UNITED STATES DEPART,:ETT OF AGRICULTURE AGRICULTURAL RESEARCH ADMINISTRATION
BUREAU OF ENTOMOLOGY ATD PLANT QUARAITIhE Washington 25, D. C.
November 2, 1951
SUMMARY OF STATE URSERY-STOCK SIIPPIIG R2QUIREMNTS AND PLANT
QTARAUTIITES AND REGULATIONS AFFECTING INTERSTATE SHIPMENTS
The information contained in this summary was compiled from material received from the plant quarantine official of Minnesota and has been approved by him. It is issued for the convenience of plant quarantine inspectors, shippers, transportation agents, truckers, and others concerned in the interstate movement of plants, plant products, and other materials
subject to State regulation on account of plant pests.
The summary for Minnesota gives the general requirements for shipping nursery stock into that State, as well as digests of the State plant quarantines and regulations affecting interstate shipments. An appendix furnishes information on post-office requirements for mailing plants as well as terminal-inspection procedure. This summary does not include digests of nursery-stock or plant-quarantine requirements relating to the movement of plants entirely within the State.
The information contained in this circular is believed to bo correct and complete up to the time of preparation, but it is not intended to be used independently of or as a substitute for the orignal texts of the regulations and quarantines, and it is not to be interpreted as legally authoritative. For detailed information address the Director, Bureau of
Plant Industry, State Department of Agriculture, Dairy and Food, University Farm, St. Paul 1, Minnesota.
In addition to State requirements, shippnrs will need to take into
consideration applicable plant quarantines of the United States Do ,artment of Agriculture. In most instances these quarantines relate the interstate movement of specified plants, plant products, and other articles
from designated regulated areas. However, some of these quarantines regulate the interstate movement of certain articles into designated protected areas. Copies of such quarantines may be obtained from the Bureau of Entomology and Plant Quarantinc, 'ashinton 25, D. C.
Chief 3ueqA of Entomolo iand
Summary of General Nursery-Stock Shipping Requirements
(Ch. lO, L. 1927; Ch. 59, L. 1929; Ch. 365, L. 1931; Circs. 7 and 8, Jan. 1951)
Definition of _irsery_ Stock.--All native and cultivated trees, shrubs, and woody vines; perennial roots, such as peony and iris; small-fruit plants, such as strawberry and raspberry; herbaceous perennials, such as hollyhock n' other hardy flowering plants; and cuttings, buds, grafts, and scions
of the above for or capable of propagation.
General Shipping Requirements.--Any nonresiO.ent nurseryman or dealer wishin to sell nursery stock in Minnesota should register with the Minnesota State Entomologist, paying the same amount as charged by his State to outof-State nurserymen, dealers, and agents. The Minnesota State Entomologist is autKorized to enter into reciprocal agreements with officials of other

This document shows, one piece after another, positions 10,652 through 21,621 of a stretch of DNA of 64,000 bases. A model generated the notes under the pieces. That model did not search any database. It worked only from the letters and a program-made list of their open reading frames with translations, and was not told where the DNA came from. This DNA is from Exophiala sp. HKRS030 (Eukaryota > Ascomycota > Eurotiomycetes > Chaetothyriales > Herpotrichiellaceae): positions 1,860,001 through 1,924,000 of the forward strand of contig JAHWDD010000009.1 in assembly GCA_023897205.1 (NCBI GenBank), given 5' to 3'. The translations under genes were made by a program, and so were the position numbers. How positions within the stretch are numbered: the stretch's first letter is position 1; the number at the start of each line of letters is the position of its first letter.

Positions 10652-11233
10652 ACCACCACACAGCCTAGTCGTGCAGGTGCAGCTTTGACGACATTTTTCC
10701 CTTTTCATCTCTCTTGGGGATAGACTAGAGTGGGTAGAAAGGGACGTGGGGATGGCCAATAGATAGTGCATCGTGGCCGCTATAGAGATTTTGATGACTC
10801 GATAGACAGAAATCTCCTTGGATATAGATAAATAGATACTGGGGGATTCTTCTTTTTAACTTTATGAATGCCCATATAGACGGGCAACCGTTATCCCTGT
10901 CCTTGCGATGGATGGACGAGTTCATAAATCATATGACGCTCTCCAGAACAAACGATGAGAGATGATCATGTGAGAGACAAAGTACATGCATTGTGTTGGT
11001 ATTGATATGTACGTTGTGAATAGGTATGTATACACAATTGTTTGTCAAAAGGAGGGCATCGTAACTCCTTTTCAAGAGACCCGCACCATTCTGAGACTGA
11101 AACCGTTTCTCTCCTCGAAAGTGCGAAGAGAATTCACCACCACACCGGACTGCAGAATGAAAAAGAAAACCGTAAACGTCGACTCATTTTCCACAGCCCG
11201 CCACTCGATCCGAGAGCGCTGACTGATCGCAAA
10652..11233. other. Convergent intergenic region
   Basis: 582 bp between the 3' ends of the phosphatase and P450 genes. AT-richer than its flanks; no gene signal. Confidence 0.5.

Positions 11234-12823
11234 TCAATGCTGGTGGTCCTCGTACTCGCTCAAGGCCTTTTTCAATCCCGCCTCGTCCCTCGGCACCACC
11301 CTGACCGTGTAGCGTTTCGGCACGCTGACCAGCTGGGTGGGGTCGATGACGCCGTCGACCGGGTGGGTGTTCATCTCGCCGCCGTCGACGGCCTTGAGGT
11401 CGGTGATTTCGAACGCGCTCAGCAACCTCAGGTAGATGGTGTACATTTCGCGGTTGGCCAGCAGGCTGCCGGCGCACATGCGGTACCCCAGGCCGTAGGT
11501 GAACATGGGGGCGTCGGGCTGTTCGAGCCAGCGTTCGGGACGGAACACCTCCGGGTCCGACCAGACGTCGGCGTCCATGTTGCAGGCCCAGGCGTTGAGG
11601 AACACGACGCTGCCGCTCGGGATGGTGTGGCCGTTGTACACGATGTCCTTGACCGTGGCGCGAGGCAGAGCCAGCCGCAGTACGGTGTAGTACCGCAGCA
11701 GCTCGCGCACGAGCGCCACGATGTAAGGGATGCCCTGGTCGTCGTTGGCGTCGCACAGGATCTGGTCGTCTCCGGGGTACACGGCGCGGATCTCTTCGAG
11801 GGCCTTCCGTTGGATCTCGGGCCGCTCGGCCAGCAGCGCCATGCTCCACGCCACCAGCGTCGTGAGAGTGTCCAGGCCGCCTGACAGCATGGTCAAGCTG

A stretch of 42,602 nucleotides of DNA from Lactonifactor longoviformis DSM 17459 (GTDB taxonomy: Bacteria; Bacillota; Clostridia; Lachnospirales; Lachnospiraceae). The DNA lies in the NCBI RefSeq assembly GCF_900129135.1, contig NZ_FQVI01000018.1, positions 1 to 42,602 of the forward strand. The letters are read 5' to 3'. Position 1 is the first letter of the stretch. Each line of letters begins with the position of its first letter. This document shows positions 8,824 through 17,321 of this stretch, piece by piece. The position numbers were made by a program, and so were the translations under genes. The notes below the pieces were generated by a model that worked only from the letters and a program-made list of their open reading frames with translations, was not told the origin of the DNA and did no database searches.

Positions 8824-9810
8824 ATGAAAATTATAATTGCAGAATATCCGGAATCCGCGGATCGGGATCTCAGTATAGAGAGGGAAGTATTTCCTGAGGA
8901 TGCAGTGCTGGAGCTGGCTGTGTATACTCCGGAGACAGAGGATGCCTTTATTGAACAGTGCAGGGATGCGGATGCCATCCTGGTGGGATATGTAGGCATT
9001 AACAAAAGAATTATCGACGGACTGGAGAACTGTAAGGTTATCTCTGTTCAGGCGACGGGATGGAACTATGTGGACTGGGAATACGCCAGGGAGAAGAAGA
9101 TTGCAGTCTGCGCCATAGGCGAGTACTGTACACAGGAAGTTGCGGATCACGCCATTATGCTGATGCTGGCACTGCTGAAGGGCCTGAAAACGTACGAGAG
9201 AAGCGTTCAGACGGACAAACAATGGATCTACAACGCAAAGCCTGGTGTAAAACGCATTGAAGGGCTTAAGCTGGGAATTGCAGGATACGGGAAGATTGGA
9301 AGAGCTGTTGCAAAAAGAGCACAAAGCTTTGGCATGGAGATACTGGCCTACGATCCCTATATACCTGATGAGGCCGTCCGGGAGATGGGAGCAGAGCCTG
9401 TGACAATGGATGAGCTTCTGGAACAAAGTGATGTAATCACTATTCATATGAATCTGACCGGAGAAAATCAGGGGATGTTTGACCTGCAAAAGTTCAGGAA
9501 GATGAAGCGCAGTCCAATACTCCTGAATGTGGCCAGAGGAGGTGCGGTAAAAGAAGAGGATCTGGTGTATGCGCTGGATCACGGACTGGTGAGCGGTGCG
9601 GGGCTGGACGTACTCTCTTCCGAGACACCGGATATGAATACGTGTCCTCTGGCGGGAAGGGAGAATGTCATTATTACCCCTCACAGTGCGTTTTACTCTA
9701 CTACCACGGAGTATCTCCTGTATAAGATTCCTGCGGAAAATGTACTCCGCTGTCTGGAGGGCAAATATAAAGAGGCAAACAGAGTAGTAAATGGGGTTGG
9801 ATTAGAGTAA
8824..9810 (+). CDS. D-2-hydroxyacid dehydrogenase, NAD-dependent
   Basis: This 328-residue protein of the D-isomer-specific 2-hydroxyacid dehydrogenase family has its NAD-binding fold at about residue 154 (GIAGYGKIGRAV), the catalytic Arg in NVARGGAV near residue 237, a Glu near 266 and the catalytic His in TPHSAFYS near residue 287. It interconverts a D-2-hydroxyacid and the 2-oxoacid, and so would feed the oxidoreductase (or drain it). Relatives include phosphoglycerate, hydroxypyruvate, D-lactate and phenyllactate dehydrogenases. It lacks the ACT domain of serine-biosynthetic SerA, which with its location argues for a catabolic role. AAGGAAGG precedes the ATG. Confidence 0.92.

States whereby no fees, bonds, special tags, invoices, fumigation, or special inspections other than that required for the regular certificate will be required in either State. Nurserymen should also file copies of their State inspection certificates with the State Entomologist before shipping any nursery stock into the State.
Dealers should file an affidavit with the State Entomolo ist that they will sell only officially inspected nursery stock and maintain with him a list of their sources of nursery stock. Dealers' certificates expire annually on September 15. All agents of nurserymen and dealers are required to carry Minnesota agents' certificates obtained through their principals without charge. All nursery stock offered for sale must be in sound, healthy condition.
Each shioment of nursery stock movin into Minnesota should have an inspection certificate of the State of origin attached to the outside of each container. Transportation companies are prohibited from accepting uncertifi.ed nursery stock! for shipment. NIursery stock from foreign countries must be opened in the oresenc: of a Minnesota inspector.
Permits or ce-rtificates are not needed to ship the following plants;
Greenhouse or house-grown plants; herbaceous annuals, such as asters; vegetable plants, such as asparagus and cabbage; tubers, bulbs, and corms; Christmas trees without roots; and parts of plants not capable of propagation.
Minnesota nursery-stock shipping requirements
Plant Materials Subject to Terminal Inspection
The State of Minnesota has arranged, under the plan outlined in
the appendix, for terminal inspection of the following plants and plant materials: All wild and cultivated trees, shrubs, and woo-y vines; perennial roots, such as peonies and iris; small-fruit plants, such as strawberries and raspberries; herbaceous perennials, such as hollyhocks and other hard,. flowering plants; and cuttings, buds, grafts, and scions
for or capable of prop~aation.
Terminal Inspection Poirt in Minnesota
DIVERSITY OF FLORI~IA
Minnesota plant IIIII II I~III 1II 111111III IIIII IIllhlIIIlI III III lIlt I I
quaratines3 1262 09314 8459
Surnarof Plant Q;uarantines
(r quarantine N~o- 7, as amended., effective July 30, 1948)
Irish (conwion) potatoes (Solanuimtubero sum) may not be moved into
Lakre of the Wood~s County, Townships of 1Laona and Oaks, in Roseau County, and. TownshLip of Williams, in Xoochichinp County, ilinnisota, from any State or Aerr"itory unless each container of such potatoes is officially ta--ed to Sho w that the pootatoes have been inspected by an inspector of the Staite of origin and found free of bactcrial ring rot disease, (Co yjbw-cteriim sunpeonicum, (Spiekermann et Kotthoff) Skaptason and Burkholder).
The fo reAo i ne summary was rc -viewed and approved on September 24, 1951, by Wfaltrr P. Trampo 'Yursery Inspector, Entomolo--st II.